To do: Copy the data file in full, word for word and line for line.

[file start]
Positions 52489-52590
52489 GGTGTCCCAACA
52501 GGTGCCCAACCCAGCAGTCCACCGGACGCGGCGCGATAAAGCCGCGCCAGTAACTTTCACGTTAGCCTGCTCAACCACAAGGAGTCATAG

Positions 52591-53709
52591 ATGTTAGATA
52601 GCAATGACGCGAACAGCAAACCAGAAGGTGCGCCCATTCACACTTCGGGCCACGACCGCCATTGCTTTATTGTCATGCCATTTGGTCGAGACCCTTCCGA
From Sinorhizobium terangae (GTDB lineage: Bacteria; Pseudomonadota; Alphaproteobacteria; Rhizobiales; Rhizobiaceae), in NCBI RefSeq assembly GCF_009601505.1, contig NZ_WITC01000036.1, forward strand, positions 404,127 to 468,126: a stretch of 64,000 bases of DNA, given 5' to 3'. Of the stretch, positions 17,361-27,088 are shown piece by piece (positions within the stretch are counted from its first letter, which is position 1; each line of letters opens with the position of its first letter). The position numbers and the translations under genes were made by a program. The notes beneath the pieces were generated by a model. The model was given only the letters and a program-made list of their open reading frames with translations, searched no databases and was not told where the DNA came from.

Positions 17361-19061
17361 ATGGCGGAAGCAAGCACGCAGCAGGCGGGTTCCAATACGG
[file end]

Positions 52489-52590
52489 GGTGTCCCAACA
52501 GGTGCCCAACCCAGCAGTCCACCGGACGCGGCGCGATAAAGCCGCGCCAGTAACTTTCACGTTAGCCTGCTCAACCACAAGGAGTCATAG

Positions 52591-53709
52591 ATGTTAGATA
52601 GCAATGACGCGAACAGCAAACCAGAAGGTGCGCCCATTCACACTTCGGGCCACGACCGCCATTGCTTTATTGTCATGCCATTTGGTCGAGACCCTTCCGA
From Sinorhizobium terangae (GTDB lineage: Bacteria; Pseudomonadota; Alphaproteobacteria; Rhizobiales; Rhizobiaceae), in NCBI RefSeq assembly GCF_009601505.1, contig NZ_WITC01000036.1, forward strand, positions 404,127 to 468,126: a stretch of 64,000 bases of DNA, given 5' to 3'. Of the stretch, positions 17,361-27,088 are shown piece by piece (positions within the stretch are counted from its first letter, which is position 1; each line of letters opens with the position of its first letter). The position numbers and the translations under genes were made by a program. The notes beneath the pieces were generated by a model. The model was given only the letters and a program-made list of their open reading frames with translations, searched no databases and was not told where the DNA came from.

Positions 17361-19061
17361 ATGGCGGAAGCAAGCACGCAGCAGGCGGGTTCCAATACGG